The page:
In the meantime, I had picked up a Saturday job working in the shop at the Accrington Stanley football club and the little bit of writing work I had done in New Zealand was beginning to grow into the odd article here and there. I fit my writing work around my two jobs, sitting down with a cup of tea and hammering out articles on evenings and weekends.
What I Learned:
I really learned a lot about the value of a strong work ethic. It was a crazy time in my life when I worked more than I ever had before. Between my two jobs and my writing projects on the side, I sometimes worked around 50-60 hours per week. It was hard work, but I was happy because I was working toward an exciting goal.
I Worked My Ass Off – And Things Started to Happen
Working on a big goal is like climbing a mountain, it’s hard work but the reward at the top is so worth it!
The more writing work I did, the more positive feedback I received. As my portfolio and feedback grew, I could apply for higher standards of jobs. I started to get a few regular clients who were impressed by my writing enough to send me ongoing work.
The amount of money I was earning in the hours that I was writing soon became more than double per hour what I was earning at the nursery. There came a point when I calculated that working at the nursery actually meant that I was potentially holding myself back from making more money, because I had less time to dedicate to my writing. The only thing stopping me from “quitting my day job” at the nursery was that it was a guaranteed income while my writing work was still somewhat irregular. I didn’t feel like I had enough consistent writing work to rely on so that I could justify leaving my steady paycheque.
This is not to say that I didn’t enjoy working at the nursery. I loved it and the wonderful moments of playing and laughing with the children were incredibly rewarding. However, it was never going to be a long term career path for me. My lust for travel and the fact that I was only on a short term Working Visa in England meant that my writing had more future potential. I had to make the decision to commit to the writing and turn it from more than a side gig and into a serious source of income.
“Just talk to your boss,” Lee said, “Tell her about how you enjoy working at the nursery but you need to commit more time to your writing work.”
He suggested that I ask my boss to cut down my schedule to 20 hours per week. This way, it wouldn’t be an all or nothing proposition. I could make a smooth transition from nursery nurse who writes on the side to freelance writer who looks after kids in the mornings.
My boss agreed to let me go part time, which I suppose meant that I had half quit my day job. Now I needed to focus on the writing and make this decision work for my career.
I believe that if you have one source of income, such as a high paying job, your cash flow is like a river. There might be a lot of water flowing through the river, but if something happens and the river dries up you have absolutely nothing left.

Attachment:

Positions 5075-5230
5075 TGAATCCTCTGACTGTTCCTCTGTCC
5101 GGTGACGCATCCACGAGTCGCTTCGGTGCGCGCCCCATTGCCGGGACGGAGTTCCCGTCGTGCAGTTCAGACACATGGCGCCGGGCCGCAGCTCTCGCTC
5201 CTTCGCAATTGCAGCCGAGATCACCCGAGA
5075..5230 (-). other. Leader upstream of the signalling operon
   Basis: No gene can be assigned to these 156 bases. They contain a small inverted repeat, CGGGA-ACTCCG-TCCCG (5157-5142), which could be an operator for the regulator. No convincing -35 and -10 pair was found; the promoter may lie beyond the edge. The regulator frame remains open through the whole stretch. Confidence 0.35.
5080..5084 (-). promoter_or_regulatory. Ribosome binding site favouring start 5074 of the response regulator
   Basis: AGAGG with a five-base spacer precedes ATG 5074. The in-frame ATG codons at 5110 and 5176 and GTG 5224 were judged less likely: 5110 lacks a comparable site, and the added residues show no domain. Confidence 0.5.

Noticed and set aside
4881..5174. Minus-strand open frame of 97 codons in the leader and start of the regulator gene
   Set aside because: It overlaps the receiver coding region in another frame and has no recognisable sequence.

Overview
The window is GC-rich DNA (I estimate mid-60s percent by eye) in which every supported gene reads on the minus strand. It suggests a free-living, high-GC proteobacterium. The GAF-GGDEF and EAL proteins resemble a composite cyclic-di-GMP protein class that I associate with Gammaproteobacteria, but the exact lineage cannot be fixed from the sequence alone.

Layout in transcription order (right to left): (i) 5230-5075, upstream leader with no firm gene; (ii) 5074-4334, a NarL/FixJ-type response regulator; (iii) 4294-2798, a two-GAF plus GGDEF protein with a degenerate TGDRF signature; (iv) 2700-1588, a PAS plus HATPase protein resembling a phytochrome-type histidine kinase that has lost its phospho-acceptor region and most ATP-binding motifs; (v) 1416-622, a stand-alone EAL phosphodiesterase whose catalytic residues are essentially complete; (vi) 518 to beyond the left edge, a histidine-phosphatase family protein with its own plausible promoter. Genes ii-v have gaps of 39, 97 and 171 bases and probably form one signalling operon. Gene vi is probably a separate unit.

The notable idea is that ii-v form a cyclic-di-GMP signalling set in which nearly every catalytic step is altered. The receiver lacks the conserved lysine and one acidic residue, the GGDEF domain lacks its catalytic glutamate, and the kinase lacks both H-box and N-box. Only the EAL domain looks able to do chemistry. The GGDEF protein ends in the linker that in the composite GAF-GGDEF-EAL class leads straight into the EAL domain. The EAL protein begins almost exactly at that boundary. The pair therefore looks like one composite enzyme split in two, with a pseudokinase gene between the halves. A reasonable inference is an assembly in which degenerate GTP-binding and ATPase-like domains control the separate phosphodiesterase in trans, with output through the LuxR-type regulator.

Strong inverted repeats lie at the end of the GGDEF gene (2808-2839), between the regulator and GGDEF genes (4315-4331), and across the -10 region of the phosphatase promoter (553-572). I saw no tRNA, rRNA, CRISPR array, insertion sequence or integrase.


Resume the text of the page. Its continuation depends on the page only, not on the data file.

However, if your income is made up of several diverse sources this is like several different creeks, streams and other tributaries flowing together. They add up to the same amount of cash flow, but they are very unlikely to all dry up at the same moment. If you have 10 streams of income and one disappears, you can still live on 90% of your income until you find something to replace it.
Therefore, the more diverse your income is the more financial stability you can have. This concept has been very important to me as a freelancer and I have always tried to have as many different clients on the go at any one time as possible. Keeping this in mind, I set up and maintained profiles on several different freelance websites including Elance.com, PeoplePerHour.com, Problogger.net and Odesk.com as well as contacting SEO writing agencies to see if they needed a writer.
What I Learned:
Building up my freelance career while still working at my “day job” was a great idea because it means that I still had a reliable source of income while I experimented with freelancing. I was able to make mistakes and learn from trial and error without taking a huge risk. I waited to switch over to full time freelancing when I was confident and had a steady income and a solid base of clients.
Transitioning to a Digital Nomad Lifestyle
Lee made an estimate that with a safety net of savings and some budget backpacker techniques we could travel the world indefinitely if we could make a minimum of £1600 per month online. At the time, that seemed like a bit of a crazy dream although it turns out that he was right.
At the time I was already making around this amount, except 400-500 pounds of it per month was coming from my part time job at the nursery. Our next goal was to grow the freelance writing more so that it would replace the money coming from the nursery so that I could go full time.
It was March 2011 by the time I finally quit my job at the nursery. Although, back when I said I loved the job I wasn’t kidding. I agreed to carry on coming in for a few hours per week so that I could continue to see the kids and carry on some of the creative projects I had already started with them.
I had made it! I was finally a full time writer. I had dreamt about making a living as a writer for years and I had tried to figure out how to get started, but it had never made much sense to me. I had read books, taken courses and even listened to successful writers, but the steps from where I was to where they were never appeared that clearly. They were always talking about working with publishers, selling your book and other things that you need to know when you are already an established writer. I had never heard anyone talk about the grunt work of starting from the very bottom with no credibility, no portfolio and no experience.
During this year I realised that there is no set formula for making a living as a writer. The only mistake is expecting it to be something simple that happens overnight. It took me 14 months to go from my first assignment to writing full time.
You don’t have to have a lot of experience to get started as long as you can write well, you are willing to work hard and you can listen to what the client wants. It is a long and difficult process that is sometimes unfulfilling and can be tempting to give up on at points.
It’s also an ongoing learning process that never ends. Even now that I have been a full time freelance writer for three years I am still learning and improving myself. I am always discovering new ways to make my writing better or to make myself more efficient and get more done. I’m excited for what the future will bring.